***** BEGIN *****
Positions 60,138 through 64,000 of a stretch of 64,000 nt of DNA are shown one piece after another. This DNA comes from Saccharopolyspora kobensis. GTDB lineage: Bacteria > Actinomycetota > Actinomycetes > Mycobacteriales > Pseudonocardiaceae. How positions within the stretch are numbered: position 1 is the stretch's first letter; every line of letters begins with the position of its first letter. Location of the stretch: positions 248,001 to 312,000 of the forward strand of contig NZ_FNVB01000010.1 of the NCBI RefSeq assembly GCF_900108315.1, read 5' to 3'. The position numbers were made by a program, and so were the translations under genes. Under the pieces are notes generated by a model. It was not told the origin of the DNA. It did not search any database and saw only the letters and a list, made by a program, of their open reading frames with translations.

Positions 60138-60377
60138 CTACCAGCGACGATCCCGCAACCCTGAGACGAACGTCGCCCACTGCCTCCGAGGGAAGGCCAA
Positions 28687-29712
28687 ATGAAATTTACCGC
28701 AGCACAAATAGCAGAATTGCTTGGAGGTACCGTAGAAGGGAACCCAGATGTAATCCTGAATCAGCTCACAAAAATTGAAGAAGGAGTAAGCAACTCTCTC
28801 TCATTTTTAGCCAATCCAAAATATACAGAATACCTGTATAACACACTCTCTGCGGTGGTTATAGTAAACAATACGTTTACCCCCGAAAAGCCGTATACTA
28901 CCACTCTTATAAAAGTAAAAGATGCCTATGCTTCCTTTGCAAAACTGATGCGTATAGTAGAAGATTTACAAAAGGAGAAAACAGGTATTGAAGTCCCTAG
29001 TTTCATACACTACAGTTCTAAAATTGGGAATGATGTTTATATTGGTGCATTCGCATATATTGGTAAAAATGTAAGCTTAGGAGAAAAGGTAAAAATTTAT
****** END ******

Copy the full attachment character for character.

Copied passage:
Positions 60,138 through 64,000 of a stretch of 64,000 nt of DNA are shown one piece after another. This DNA comes from Saccharopolyspora kobensis. GTDB lineage: Bacteria > Actinomycetota > Actinomycetes > Mycobacteriales > Pseudonocardiaceae. How positions within the stretch are numbered: position 1 is the stretch's first letter; every line of letters begins with the position of its first letter. Location of the stretch: positions 248,001 to 312,000 of the forward strand of contig NZ_FNVB01000010.1 of the NCBI RefSeq assembly GCF_900108315.1, read 5' to 3'. The position numbers were made by a program, and so were the translations under genes. Under the pieces are notes generated by a model. It was not told the origin of the DNA. It did not search any database and saw only the letters and a list, made by a program, of their open reading frames with translations.

Positions 60138-60377
60138 CTACCAGCGACGATCCCGCAACCCTGAGACGAACGTCGCCCACTGCCTCCGAGGGAAGGCCAA
Positions 28687-29712
28687 ATGAAATTTACCGC
28701 AGCACAAATAGCAGAATTGCTTGGAGGTACCGTAGAAGGGAACCCAGATGTAATCCTGAATCAGCTCACAAAAATTGAAGAAGGAGTAAGCAACTCTCTC
28801 TCATTTTTAGCCAATCCAAAATATACAGAATACCTGTATAACACACTCTCTGCGGTGGTTATAGTAAACAATACGTTTACCCCCGAAAAGCCGTATACTA
28901 CCACTCTTATAAAAGTAAAAGATGCCTATGCTTCCTTTGCAAAACTGATGCGTATAGTAGAAGATTTACAAAAGGAGAAAACAGGTATTGAAGTCCCTAG
29001 TTTCATACACTACAGTTCTAAAATTGGGAATGATGTTTATATTGGTGCATTCGCATATATTGGTAAAAATGTAAGCTTAGGAGAAAAGGTAAAAATTTAT